Lessons learned from Hangout training sessions for presenters

As part of the prep leading up to the first day of the big event, I have requested that each of the CMEpalooza presenters go through a quick Google+ Hangout training session with me, just to try and work out any potential glitches. I have done seven of them so far and have learned a few important lessons:

  1. After trying a variety of techniques, I have decided that the easiest way to communicate the Hangout location to the presenters is to simply email a direct link to them. As much as I despise email, it’s the one form of electronic communication that most people, regardless of how tech savvy they are, seem capable of handling without assistance. I realized fairly quickly that asking each presenter to go to their individual Google+ page and wait for a Hangout invitation to come wasn’t going to cut it. Too confusing. But, I can get a Hangout started, email the presenter(s) the link and all they have to do is click the link and they’re automatically directed to the Hangout. Thus far, this technique has been working reasonably well (side note: it works even better if you email your presenter the correct link, a lesson I learned the hard way…)
  2. Continuing with the “Google+ pages are confusing” theme, I’m having second thoughts about having the CMEpalooza Google+ page as the main place for participants to watch the live presentations. Now that I’ve had a little more experience with it, I’m concerned that the Google+ experience/environment might be a little too disconcerting for those who are new to it (which I’ll guess will be the large majority of the “audience”). I’m now leaning towards adding a page to the CMEpalooza website – call is “CMEpalooza Live”, maybe? – and embedding the live video directly on it. When one session ends and the next one is preparing to start, I delete out the old video from the “CMEpalooza Live” page and add the new one. That way, participants can stay on the same page and only have one thing to look at on that page. They only need to refresh their screen to see the next live presentation. Participants will still be able to watch via the Google+ page if they prefer – they’re available there automatically.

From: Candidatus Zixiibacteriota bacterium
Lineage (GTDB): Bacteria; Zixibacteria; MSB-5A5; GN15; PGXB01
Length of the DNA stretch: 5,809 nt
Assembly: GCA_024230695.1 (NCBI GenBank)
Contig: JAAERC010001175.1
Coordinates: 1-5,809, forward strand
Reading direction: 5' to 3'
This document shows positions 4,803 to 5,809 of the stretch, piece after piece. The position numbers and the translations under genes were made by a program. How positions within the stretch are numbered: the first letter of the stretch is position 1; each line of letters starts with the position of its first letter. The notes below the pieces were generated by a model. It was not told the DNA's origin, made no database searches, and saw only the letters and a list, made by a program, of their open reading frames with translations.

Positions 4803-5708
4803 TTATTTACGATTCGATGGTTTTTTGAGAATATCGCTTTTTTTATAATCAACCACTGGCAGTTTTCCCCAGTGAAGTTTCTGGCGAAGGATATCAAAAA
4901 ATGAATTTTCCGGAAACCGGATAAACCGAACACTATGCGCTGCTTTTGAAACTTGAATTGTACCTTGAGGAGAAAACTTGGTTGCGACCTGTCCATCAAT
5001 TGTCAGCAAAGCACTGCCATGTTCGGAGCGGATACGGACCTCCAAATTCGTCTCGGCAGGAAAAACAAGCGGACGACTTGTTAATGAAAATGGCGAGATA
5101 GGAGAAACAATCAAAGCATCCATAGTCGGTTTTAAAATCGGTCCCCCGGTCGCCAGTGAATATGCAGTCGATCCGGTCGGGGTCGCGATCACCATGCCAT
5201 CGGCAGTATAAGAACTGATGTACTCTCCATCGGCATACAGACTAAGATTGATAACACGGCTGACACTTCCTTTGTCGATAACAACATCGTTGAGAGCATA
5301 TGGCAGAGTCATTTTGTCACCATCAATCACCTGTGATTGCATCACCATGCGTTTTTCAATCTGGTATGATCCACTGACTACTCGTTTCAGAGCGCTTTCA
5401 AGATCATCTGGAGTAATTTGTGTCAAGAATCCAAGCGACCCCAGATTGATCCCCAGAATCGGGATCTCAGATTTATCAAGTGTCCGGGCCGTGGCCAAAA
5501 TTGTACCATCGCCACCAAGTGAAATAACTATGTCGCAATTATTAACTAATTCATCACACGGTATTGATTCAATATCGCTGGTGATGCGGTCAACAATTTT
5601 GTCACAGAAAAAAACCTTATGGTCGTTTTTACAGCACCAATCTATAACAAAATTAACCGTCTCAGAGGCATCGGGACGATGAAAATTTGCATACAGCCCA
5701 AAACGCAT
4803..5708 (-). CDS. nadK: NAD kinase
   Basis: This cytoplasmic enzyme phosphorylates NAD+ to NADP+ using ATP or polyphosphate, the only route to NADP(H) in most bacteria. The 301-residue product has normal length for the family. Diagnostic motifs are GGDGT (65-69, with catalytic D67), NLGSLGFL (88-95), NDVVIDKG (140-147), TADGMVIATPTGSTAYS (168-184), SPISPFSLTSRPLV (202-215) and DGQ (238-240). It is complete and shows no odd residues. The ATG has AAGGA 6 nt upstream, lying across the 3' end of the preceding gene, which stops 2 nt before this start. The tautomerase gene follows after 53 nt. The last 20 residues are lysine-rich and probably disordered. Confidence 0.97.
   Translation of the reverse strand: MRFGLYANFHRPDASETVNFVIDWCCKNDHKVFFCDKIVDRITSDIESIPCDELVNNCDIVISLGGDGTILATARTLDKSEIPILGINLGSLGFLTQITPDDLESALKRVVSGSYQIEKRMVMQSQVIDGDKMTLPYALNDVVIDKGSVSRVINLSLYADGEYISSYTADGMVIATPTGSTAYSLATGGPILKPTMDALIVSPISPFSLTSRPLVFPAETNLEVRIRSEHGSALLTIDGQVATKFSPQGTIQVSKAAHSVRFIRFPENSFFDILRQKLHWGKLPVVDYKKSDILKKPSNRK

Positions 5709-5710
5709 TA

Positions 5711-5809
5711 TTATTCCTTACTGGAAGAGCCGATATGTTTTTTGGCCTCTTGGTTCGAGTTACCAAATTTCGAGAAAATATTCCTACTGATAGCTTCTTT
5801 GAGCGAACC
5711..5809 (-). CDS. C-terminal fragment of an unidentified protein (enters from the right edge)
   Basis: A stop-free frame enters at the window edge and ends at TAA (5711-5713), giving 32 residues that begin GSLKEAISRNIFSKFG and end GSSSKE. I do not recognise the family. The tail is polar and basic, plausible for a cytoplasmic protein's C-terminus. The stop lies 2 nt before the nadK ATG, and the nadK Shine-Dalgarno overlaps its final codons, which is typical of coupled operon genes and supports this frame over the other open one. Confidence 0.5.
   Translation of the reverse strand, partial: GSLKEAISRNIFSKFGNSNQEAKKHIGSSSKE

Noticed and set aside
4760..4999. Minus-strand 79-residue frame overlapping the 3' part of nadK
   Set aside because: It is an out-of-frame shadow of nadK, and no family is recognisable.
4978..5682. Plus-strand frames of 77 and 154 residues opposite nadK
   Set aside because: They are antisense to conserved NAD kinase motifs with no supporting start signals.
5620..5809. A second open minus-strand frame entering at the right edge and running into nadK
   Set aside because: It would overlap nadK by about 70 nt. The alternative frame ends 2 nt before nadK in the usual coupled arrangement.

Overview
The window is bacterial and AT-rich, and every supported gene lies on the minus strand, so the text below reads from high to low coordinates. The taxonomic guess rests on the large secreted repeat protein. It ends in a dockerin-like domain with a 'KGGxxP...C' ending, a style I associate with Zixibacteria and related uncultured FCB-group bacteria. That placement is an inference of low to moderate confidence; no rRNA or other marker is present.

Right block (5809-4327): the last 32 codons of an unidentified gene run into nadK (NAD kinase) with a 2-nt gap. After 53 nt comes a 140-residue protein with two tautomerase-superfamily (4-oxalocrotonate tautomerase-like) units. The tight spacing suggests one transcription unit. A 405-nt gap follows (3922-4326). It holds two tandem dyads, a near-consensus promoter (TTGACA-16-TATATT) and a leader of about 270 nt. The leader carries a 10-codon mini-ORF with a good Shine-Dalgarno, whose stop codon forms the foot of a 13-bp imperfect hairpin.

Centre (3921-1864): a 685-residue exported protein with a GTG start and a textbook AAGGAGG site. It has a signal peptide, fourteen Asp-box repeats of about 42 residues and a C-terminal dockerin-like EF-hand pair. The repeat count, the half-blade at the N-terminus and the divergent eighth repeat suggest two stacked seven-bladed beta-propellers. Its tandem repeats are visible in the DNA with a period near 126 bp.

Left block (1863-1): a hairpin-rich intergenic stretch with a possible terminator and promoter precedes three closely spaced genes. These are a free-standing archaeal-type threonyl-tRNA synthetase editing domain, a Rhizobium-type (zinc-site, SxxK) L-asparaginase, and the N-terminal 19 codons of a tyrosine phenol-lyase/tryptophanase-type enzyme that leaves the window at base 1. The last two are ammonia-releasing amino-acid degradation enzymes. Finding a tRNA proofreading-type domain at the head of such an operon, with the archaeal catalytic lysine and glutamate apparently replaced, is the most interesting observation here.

3. It is a good system, but not a perfect system. The video and/or audio quality can waver depending on the presenter’s computer or webcam or internet connection or headphones or any number of other factors. However, my goal for CMEpalooza is not to be perfect. I’d be happy with “pretty good” and satisfied with “not bad”. Just because a presenter’s audio isn’t perfectly synched with their video doesn’t mean they can’t be learned from. And as I keep reminding myself, no one has paid anything for this, including me, so I can live with a little imperfection.
  4. I am now 99% sure that I can actually pull this off. That’s pretty good considering I was at about 50% when I first started.

2 thoughts on “Lessons learned from Hangout training sessions for presenters

  1. I, for one, am really looking forward to the whole experience. I think “not bad” is a good goal, plus there are probably a few of us who are going to use the opportunity to not only learn from our peers, but also learn more about the Google+ experience. So you’re really offering two opportunities to learn. Go you!

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